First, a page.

The Cincinnati Bengals have used high picks on defensive linemen in recent drafts to mixed results. Names like Margus Hunt, Dontay Moch, Devon Still and Jordan Willis have left underwhelming results after being drafted in the second and third rounds.
However, 2018 third-round pick, Sam Hubbard, had a nice rookie campaign. As a rotational player with the Bengals, the former Ohio State standout had six sacks and 39 total tackles.
A starting role appears to be up next for Hubbard, so 2019 is a huge year for his career arc. While there are some lingering questions, there are items from last year’s sample size that point to a big year from the second-year defender.
Why he could break out in 2019
In limited snaps last year, Hubbard had a pretty huge impact. With increased production and some game-changing plays on his resume, Hubbard saw more action as the season began to slip away from the Bengals.
His fumble recovery for a touchdown against Miami sealed a critical early-season win, while his two sacks against Oakland ended a miserable stretch of losing amidst a slew of injuries. If these are the type of plays he was capable of as a rookie, one is inclined to believe that more will come with increased playing time.
While it isn’t something that points right at Hubbard’s skills per se, the arrival of Lou Anarumo should help him. Anarumo wants to get after the quarterback, so the hope is that he’ll draw up rusher-friendly schemes, as well as not hit the in-game panic switch that ended up being the downfall of Teryl Austin.
Working on a line with Geno Atkins and Carlos Dunlap couldn’t hurt, either.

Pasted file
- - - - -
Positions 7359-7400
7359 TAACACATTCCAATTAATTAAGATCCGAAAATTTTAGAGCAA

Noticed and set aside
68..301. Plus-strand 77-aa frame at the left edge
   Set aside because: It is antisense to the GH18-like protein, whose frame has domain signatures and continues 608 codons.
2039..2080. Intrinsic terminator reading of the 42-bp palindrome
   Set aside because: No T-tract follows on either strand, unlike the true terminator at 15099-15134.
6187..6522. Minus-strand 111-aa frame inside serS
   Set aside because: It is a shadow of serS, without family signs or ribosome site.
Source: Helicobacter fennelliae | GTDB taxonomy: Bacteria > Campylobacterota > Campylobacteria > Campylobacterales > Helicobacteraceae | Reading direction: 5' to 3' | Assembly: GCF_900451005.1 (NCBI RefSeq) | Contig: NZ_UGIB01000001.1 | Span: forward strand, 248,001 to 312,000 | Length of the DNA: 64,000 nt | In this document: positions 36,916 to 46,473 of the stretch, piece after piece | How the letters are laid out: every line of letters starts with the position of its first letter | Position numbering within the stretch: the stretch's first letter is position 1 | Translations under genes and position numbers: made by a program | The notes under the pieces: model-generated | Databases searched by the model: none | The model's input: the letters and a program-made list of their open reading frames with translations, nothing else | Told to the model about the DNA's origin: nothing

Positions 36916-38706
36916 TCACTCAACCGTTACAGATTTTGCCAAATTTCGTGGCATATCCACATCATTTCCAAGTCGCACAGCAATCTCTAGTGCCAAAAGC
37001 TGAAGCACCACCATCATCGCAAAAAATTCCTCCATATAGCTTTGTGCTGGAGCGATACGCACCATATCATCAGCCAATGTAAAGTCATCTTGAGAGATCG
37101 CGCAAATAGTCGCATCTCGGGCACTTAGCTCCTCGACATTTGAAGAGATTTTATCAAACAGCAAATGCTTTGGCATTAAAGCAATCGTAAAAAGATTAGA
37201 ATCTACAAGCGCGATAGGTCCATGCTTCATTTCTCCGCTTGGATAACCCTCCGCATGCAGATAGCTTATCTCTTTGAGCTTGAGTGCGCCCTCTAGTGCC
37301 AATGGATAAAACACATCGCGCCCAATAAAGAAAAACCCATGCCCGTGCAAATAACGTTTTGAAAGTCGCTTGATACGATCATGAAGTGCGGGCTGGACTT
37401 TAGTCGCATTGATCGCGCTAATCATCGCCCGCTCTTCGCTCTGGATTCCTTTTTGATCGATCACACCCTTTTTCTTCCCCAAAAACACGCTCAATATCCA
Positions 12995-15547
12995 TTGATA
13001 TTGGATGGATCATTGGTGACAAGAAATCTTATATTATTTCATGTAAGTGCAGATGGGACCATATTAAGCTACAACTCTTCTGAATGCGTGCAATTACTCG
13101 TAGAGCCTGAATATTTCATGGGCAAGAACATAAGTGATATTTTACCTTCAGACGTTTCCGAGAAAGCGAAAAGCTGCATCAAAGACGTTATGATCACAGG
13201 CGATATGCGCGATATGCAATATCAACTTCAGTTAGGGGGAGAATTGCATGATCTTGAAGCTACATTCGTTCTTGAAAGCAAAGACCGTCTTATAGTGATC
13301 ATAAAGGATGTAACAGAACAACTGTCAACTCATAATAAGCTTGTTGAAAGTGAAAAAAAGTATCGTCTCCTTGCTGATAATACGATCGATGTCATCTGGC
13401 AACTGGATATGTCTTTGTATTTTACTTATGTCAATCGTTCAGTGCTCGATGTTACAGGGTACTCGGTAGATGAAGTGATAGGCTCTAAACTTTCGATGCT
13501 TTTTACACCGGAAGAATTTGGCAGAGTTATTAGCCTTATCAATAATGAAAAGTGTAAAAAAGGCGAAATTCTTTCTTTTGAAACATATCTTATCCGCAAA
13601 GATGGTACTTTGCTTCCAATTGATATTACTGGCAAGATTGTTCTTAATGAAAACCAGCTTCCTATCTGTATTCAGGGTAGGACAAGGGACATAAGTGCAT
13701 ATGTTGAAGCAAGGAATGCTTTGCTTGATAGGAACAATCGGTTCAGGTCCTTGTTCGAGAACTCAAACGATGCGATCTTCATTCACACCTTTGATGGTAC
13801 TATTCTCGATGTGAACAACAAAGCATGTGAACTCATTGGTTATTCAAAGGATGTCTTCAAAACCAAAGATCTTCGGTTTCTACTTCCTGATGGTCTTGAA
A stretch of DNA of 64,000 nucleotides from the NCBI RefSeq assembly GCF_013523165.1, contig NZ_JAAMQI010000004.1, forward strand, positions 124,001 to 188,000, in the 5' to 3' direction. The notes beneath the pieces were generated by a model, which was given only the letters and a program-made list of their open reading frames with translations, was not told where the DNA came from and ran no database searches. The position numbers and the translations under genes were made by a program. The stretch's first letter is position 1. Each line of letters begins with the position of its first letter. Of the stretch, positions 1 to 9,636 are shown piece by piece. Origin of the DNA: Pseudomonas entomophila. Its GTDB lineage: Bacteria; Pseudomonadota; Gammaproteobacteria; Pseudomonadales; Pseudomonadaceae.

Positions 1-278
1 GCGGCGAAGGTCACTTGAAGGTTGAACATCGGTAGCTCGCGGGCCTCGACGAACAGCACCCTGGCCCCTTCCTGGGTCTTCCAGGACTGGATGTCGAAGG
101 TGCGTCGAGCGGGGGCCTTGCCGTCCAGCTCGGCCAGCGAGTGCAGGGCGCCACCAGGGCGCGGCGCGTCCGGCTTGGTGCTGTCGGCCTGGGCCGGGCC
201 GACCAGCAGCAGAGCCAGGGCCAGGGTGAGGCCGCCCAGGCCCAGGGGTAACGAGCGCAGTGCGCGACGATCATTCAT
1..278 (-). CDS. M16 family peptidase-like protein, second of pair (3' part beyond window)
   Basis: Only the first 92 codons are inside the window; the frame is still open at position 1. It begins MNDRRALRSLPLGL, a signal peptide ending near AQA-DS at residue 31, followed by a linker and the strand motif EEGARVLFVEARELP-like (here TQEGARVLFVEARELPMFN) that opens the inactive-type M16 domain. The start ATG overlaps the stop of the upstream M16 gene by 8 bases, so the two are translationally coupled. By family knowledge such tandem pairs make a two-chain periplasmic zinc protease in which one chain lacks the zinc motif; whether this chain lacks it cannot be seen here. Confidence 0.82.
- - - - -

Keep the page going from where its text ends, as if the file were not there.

What he needs to prove this year
Hubbard needs to show everyone that he can be counted upon to be a guy who can be productive as a starter. He was a rotational player last year and put up some decent numbers in the role.
While Michael Johnson was a target of fan ire in recent years, he does leave big shoes for Hubbard to fill. Not only is he sixth on the franchise’s all-time sack leader list (once it became an official NFL statistic in 1983), but he was a longtime locker room leader. In a transitional year, and one where he will become a starter, Hubbard might also need to take a step forward as a team leader.
The other factor Hubbard will need to bring to the Bengals’ defense is consistency. Dating back to his college days, Hubbard proved to be a feast-or-famine-type of player with some dry spells of performance.
As a rookie, he started the season with just one sack in the first seven games. Of course, that ramped up when Lewis began to trust Hubbard, but there was also an eight-game stretch in his final year with the Buckeyes where he didn’t notch a sack before getting five in the last three games.
Cincinnati is banking on Hubbard for the future, but it’s on him to realize his potential. If he does, it will be another big piece for a defensive rebound in 2019.
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